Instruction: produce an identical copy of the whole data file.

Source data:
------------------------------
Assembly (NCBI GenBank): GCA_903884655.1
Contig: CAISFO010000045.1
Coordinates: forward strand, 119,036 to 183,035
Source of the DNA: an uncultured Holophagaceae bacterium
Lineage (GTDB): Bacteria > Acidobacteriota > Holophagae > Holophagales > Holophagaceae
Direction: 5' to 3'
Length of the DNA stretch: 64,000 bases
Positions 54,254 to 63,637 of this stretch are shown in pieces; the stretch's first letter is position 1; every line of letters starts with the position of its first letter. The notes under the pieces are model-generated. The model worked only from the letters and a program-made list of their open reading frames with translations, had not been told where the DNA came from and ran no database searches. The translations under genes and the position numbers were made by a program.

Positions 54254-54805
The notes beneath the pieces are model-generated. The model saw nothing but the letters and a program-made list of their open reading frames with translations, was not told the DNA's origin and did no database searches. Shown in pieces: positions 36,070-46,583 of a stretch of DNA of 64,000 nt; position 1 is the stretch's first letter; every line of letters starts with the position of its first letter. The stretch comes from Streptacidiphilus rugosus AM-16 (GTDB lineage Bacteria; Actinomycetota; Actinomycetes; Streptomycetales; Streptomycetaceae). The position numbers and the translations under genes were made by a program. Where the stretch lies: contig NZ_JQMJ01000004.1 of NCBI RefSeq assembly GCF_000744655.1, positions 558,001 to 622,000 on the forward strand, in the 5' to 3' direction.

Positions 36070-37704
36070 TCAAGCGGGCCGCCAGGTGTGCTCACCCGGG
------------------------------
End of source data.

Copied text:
Assembly (NCBI GenBank): GCA_903884655.1
Contig: CAISFO010000045.1
Coordinates: forward strand, 119,036 to 183,035
Source of the DNA: an uncultured Holophagaceae bacterium
Lineage (GTDB): Bacteria > Acidobacteriota > Holophagae > Holophagales > Holophagaceae
Direction: 5' to 3'
Length of the DNA stretch: 64,000 bases
Positions 54,254 to 63,637 of this stretch are shown in pieces; the stretch's first letter is position 1; every line of letters starts with the position of its first letter. The notes under the pieces are model-generated. The model worked only from the letters and a program-made list of their open reading frames with translations, had not been told where the DNA came from and ran no database searches. The translations under genes and the position numbers were made by a program.

Positions 54254-54805
The notes beneath the pieces are model-generated. The model saw nothing but the letters and a program-made list of their open reading frames with translations, was not told the DNA's origin and did no database searches. Shown in pieces: positions 36,070-46,583 of a stretch of DNA of 64,000 nt; position 1 is the stretch's first letter; every line of letters starts with the position of its first letter. The stretch comes from Streptacidiphilus rugosus AM-16 (GTDB lineage Bacteria; Actinomycetota; Actinomycetes; Streptomycetales; Streptomycetaceae). The position numbers and the translations under genes were made by a program. Where the stretch lies: contig NZ_JQMJ01000004.1 of NCBI RefSeq assembly GCF_000744655.1, positions 558,001 to 622,000 on the forward strand, in the 5' to 3' direction.

Positions 36070-37704
36070 TCAAGCGGGCCGCCAGGTGTGCTCACCCGGG